You can ask your GP, consultant or hospital clinic for a second or further opinion. Patients do not have a legal right to a second opinion, but the healthcare professional should respect your wish to have one, consider your circumstances and decide whether a second opinion is needed. See NHS Choices. http://www.nhs.uk/chq/pages/910.aspx
What can I do if I want to make a complaint?
The RCOphth is not a disciplinary or regulatory body and does not deal with complaints about ophthalmologists or eye clinics.
You do have the right to complain, have your complaint investigated, and be given a reply under the NHS Constitution. Complaints about care should go initially to the clinic where treatment was received. Every NHS organisation has a complaints procedure which you can find by asking a member of staff, looking at their website, or speaking to the Patient Advice and Liaison Service (PALS).
The Parliamentary and Health Service Ombudsman makes final decisions on complaints that have not been resolved by the NHS in England. See www.ombudsman.org.uk or call 0345 015 4033.
The General Medical Council (GMC) oversees individual doctors and provides information on how to make a complaint. See www.gmc-uk.org
More information about complaints can be found through NHS Choices. http://www.nhs.uk/Conditions/social-care-and-support-guide/Pages/how-to-make-a-complaint.aspx
Hospitals and clinics in the independent sector usually have their own complaints procedure. The Independent Sector Complaints Adjudication Service has a code of practice for private hospitals to adhere to and advice on complaints. http://www.iscas.org.uk/
I am considering laser eye surgery. How can I find a surgeon?
The RCOphth does not recommend or accredit surgeons nor the NHS or private clinics they may work in. The only legal requirement for doctors performing laser eye surgery is that they are registered with the General Medical Council.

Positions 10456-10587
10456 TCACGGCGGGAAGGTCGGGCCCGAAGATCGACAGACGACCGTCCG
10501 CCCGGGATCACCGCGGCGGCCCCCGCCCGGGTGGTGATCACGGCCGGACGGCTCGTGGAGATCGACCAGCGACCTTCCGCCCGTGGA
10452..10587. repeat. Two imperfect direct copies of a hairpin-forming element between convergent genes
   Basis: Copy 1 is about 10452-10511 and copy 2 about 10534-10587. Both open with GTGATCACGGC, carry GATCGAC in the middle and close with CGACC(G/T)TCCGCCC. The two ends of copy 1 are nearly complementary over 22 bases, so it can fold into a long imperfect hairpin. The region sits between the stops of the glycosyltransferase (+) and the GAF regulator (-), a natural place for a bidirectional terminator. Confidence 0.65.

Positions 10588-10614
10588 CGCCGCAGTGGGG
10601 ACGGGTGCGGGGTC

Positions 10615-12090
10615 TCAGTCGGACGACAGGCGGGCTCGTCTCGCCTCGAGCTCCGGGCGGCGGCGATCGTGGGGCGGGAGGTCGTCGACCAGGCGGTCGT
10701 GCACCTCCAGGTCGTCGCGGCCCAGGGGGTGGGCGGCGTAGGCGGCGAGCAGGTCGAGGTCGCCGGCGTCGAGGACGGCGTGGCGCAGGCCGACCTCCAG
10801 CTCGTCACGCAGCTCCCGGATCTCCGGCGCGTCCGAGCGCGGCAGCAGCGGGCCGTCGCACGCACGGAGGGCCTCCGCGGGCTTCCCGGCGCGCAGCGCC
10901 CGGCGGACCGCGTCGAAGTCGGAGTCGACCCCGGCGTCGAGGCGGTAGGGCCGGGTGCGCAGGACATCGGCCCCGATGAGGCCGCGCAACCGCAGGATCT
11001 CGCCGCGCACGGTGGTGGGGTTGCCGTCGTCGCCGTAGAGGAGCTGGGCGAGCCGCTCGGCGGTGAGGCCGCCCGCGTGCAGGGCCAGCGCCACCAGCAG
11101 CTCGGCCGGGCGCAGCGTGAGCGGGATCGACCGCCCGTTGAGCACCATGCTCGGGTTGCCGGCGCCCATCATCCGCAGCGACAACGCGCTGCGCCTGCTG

The RCOphth runs an examination in laser refractive surgery. If the candidate is successful, this leads to the conferment of ‘The Certificate in Laser Refractive Surgery’ and, subject to the GMC requirement for satisfactory annual appraisal as part of the revalidation process, permits the use of the post-nominals ‘CertLRS’. The certificate is not compulsory but surgeons are encouraged to take the examination to assure members of the public about their competence to practice in this field.
The RCOphth has published comprehensive guidance for members of the public considering laser refractive surgery and it is highly recommended that this guidance is followed.
How do I find an ophthalmologist who will act as an “expert witness”?
The RCOphth cannot recommend individual expert witnesses. There are many websites which offer a search for expert witnesses or see the Law Society website http://www.lawsociety.org.uk/support-services/help-for-solicitors/practice-advice-service/q-and-as/expert-witnesses/
What is an ophthalmologist?
An ophthalmologist is a medically trained doctor who has undertaken further specialist training and study in matters relating to the human eye. A brief outline of the examination system which is used to test that training is given in the examinations section of the website.
What is the difference between an ophthalmologist, orthoptist and optometrist?
They are all professionally trained people who treat those with ophthalmic problems.
Ophthalmologists are medically trained doctors who have undertaken further specialist training in matters relating to the human eye. They examine, diagnose and treat diseases and injuries of the eye and the surrounding areas like the socket and eyelids. They can prescribe a wide range of medicines, may perform eye surgery and typically work in the hospital eye service.
Orthoptists diagnose and treat defects of vision and abnormalities of eye movement, including vision problems in children. They are usually part of a hospital care team looking after people with eye problems especially those related to binocular vision, amblyopia (lazy eye) and strabismus (squint).